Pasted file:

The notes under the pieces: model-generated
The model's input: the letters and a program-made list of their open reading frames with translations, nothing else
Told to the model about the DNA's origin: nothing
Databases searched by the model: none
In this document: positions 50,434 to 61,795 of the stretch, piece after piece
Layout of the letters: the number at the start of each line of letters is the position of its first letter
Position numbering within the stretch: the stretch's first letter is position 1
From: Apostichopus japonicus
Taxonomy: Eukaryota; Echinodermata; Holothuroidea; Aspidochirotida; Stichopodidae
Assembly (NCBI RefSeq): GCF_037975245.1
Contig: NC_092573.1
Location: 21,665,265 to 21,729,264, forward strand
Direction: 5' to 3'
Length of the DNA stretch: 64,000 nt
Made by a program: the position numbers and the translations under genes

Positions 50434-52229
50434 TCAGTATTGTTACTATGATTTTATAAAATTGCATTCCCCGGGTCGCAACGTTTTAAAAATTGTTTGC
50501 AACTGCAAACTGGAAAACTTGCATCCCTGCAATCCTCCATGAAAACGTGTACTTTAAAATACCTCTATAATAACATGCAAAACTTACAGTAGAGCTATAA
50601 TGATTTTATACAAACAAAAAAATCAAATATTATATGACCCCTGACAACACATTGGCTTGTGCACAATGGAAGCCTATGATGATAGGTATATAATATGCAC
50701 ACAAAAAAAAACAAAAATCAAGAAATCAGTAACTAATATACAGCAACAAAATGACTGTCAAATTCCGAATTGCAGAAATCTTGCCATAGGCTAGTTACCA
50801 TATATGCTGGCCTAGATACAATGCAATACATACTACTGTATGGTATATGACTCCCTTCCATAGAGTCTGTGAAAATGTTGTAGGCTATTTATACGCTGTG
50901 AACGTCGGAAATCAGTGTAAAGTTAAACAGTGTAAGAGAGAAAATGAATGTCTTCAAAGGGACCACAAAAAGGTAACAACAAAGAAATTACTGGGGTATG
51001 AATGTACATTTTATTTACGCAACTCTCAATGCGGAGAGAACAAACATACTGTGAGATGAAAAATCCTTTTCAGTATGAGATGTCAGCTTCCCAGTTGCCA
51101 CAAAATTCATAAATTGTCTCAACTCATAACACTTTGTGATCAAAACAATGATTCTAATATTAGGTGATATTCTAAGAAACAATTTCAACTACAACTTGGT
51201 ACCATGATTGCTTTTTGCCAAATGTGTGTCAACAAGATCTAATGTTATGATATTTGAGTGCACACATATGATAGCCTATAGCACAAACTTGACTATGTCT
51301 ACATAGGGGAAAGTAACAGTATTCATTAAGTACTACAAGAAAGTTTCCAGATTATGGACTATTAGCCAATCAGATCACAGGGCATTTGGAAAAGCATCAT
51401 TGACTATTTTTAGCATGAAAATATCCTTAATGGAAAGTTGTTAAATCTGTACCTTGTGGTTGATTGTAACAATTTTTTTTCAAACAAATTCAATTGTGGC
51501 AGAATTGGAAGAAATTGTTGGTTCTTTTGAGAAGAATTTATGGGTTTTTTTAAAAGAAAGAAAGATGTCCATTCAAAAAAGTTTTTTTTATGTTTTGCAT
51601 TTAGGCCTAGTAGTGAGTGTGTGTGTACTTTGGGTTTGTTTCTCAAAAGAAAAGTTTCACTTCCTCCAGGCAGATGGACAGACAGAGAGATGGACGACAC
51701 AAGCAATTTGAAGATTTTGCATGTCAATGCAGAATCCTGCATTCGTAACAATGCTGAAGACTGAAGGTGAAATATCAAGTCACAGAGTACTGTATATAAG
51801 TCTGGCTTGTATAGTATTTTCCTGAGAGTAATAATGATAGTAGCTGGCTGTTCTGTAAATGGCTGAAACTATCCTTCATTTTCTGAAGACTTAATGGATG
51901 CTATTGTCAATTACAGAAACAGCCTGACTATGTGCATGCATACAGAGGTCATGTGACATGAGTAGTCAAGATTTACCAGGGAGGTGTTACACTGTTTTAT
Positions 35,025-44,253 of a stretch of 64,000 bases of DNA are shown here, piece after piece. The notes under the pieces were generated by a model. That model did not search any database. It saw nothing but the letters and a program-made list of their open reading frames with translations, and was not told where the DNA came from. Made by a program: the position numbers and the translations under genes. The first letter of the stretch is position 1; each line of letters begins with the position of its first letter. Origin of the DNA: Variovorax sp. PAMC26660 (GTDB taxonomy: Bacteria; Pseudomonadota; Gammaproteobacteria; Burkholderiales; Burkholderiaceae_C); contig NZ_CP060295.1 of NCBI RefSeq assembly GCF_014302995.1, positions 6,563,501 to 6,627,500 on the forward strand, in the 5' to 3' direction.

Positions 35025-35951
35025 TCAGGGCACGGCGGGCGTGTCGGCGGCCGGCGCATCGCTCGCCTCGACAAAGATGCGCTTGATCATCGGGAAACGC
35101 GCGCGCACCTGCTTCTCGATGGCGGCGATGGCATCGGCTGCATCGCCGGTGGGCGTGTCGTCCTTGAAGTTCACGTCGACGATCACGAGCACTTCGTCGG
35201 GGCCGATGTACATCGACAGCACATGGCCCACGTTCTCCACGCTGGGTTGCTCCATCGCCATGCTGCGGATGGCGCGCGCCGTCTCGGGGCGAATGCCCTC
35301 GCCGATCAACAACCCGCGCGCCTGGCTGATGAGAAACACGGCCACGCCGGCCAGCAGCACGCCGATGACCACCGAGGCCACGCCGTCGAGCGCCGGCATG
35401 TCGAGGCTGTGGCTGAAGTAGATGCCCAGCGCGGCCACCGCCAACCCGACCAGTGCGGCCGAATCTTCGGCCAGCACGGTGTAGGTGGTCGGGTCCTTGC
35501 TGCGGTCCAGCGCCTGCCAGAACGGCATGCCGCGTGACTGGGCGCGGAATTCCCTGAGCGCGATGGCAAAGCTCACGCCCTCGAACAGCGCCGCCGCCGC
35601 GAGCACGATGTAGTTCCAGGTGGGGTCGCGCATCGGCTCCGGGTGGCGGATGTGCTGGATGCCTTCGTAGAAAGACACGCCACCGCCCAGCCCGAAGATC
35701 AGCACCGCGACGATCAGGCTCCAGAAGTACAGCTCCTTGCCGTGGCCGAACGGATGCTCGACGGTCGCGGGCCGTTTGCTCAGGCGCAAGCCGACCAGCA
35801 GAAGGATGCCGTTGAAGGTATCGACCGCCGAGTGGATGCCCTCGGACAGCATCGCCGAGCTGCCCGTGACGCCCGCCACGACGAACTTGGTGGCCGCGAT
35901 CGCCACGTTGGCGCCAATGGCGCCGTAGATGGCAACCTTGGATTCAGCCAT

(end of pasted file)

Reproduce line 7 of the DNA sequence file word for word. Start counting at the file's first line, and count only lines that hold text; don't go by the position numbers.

Position numbering within the stretch: the stretch's first letter is position 1